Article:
A recommended best practice to resolve color issues is to select a color that will stand out on the Web. A striking package color will jump to the foreground and will push the image into the user's visual path. If white or any light-colored packaging is a must, photograph the package on a color background to achieve the same results and ensure the package is easily recognized. Further, delicate color changes, gradients, and patterns often don't display well when presented on the Web. If patterns and color differences are essential to a brand's presentation, package designers should consider using high contrast or bolder colors to enhance the online user experience.

Three examples of color and contrast in package design

Soap.com skin care products. Garnier package gains competitive edge using vibrant colors that jumps to the foreground.


Package labels are communication tools that sell the contents of the package. More often than not, a label is a key factor in a package's success and revenue generation. A label that is not seen will not sell. Taking store shelf packages and simply resizing for Web presentation doesn't make for a good user experience; labels become small and unreadable, and they lose the essence of what a label is meant for: an informative selling tool. Web users cannot simply pick up a package and bring it closer to eye level or turn it around for more information. It is therefore essential to remove unreadable clutter from the label when presenting packages online. Designers should prioritize and present key selling points to help users make wise and quick decisions, keeping copy easy to scan by forcing horizontal orientation, and using high color contrast and larger font sizes.

Comparison of good and bad label design

Philosophy's Amazing Grace Perfumed Body Butter. Left: current online package presentation. Right: suggested edits to enhance readability.


Like color, texture is a communication tool for designers. It can communicate a sense of quality and elicit certain emotions that will result in a purchase. Texture can also be a practical necessity; some textures are easier to grip while others feel nicer against your skin. If texture is what's going to make a package stand out, it should be professionally photographed using angles and lighting that allow the texture to display well even in a small thumbnail images.

Estee Lauder package texture comes through clearly using good photography

Estee Lauder products presented on Bloomingdales.com. Good usage of light in photography gives users a great impression of package materials and textures.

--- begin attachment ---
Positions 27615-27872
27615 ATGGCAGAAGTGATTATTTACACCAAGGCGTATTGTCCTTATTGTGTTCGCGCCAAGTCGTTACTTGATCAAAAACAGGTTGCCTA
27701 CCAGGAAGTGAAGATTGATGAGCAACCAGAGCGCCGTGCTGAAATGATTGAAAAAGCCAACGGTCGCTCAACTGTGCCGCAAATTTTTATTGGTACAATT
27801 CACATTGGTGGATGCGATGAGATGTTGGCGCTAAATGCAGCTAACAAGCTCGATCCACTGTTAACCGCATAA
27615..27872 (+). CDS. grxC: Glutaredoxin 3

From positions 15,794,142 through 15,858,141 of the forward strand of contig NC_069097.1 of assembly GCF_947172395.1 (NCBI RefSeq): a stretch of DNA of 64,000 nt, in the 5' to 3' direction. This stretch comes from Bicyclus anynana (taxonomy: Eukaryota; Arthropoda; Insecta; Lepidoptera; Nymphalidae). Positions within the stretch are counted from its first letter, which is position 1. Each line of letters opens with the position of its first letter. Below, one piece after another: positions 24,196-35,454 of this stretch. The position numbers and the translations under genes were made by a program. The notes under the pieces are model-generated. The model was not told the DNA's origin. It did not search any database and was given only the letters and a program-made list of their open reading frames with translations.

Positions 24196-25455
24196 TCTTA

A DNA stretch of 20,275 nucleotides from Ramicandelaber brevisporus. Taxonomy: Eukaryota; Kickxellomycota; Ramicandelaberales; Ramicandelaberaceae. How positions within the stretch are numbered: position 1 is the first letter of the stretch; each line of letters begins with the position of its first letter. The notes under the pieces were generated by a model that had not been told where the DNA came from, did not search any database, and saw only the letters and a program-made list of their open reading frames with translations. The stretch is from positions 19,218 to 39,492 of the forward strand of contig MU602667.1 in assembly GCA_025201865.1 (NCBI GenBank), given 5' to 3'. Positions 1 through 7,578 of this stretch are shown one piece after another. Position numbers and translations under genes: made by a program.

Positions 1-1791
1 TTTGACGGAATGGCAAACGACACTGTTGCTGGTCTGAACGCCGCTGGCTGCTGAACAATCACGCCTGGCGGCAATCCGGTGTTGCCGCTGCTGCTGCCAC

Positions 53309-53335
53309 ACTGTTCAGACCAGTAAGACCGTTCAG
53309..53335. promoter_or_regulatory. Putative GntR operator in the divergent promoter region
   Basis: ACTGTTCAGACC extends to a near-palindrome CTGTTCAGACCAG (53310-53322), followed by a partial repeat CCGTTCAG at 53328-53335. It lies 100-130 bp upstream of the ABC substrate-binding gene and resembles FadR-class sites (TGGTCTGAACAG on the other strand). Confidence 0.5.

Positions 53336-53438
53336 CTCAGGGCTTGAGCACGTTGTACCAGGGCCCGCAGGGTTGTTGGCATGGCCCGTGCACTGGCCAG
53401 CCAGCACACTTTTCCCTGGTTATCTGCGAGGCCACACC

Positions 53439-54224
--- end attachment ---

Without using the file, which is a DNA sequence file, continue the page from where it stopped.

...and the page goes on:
Final Notes

Following best practices for online package design and presentation will enhance the buying experience. To ensure their products stand out online, package designers need to create package identity and guidelines documents, similar to a company's brand guidelines. These guidelines should identify how the package should and should not be displayed in any given situation. This allows package designers to have two levels of control over how their products look online: one is in the original package design, and the other is in its presentation.

Brand competition is fierce. It's a challenge to present a unique brand to consumers and hope to be heard. Companies use their colors, logos, and short tag lines to communicate their nature of service, convey reputation, and "voice out" their commitment to the consumer. The image a company builds around its unique differences and its brand is a source of competitive advantage. That image needs to be clearly communicated on all products, regardless of the environments and mediums being used to make the final sale.

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These are very usefull tips, but I think there is a little misunderstood. It's the webshop's role to present the products on the web as good as they can. I know that most of the merchants just use the first image of the product they find with Google. But it's not the best practice. Every merchant should do the homework and edit the thumbnails and other images to help the costumers find the products.

Answering to the post, I collected what a merchant can do: http://pasztordavid.hu/2011/02/21/internet-package-design/

yet, how many small purchases like perfume, lotions, creams, cosmetics are purchased based on a first-use from an in-store purchase? so, all they want to do is locate the SKU or item, find the lowest price, and purchase.

i think the dimensional 1:1 thing is interesting. scale does seem to be lost in comparisons.

we started a visual dimensions image versus the standard words of width, depth, height. some customers are just lost when it comes to trying to decipher dimensions. it takes us a little more time than usual, but the image is fairly represented.

Don't photoshop your packaging to make it look different online. You should make physical packing that looks better online. Selling something that doesn't look like the picture, even if you only changed the text can be a bad thing if your customer thinks they got something different than they ordered.

I like the rest about proportions and angles and so on. Thanks.

Nice article - thanks - basically designers should be able to get the essential form factor of the product nailed down by following your very well explained points.

Thanks for a great article!

I haven't actually really thought about this so much before. I think many, many people easily forget this part. But this part I think can really make a difference and be one factor to why a product succed on the internet market. Many companies have to take this in consideration because it's so important and it will probably be for a long time.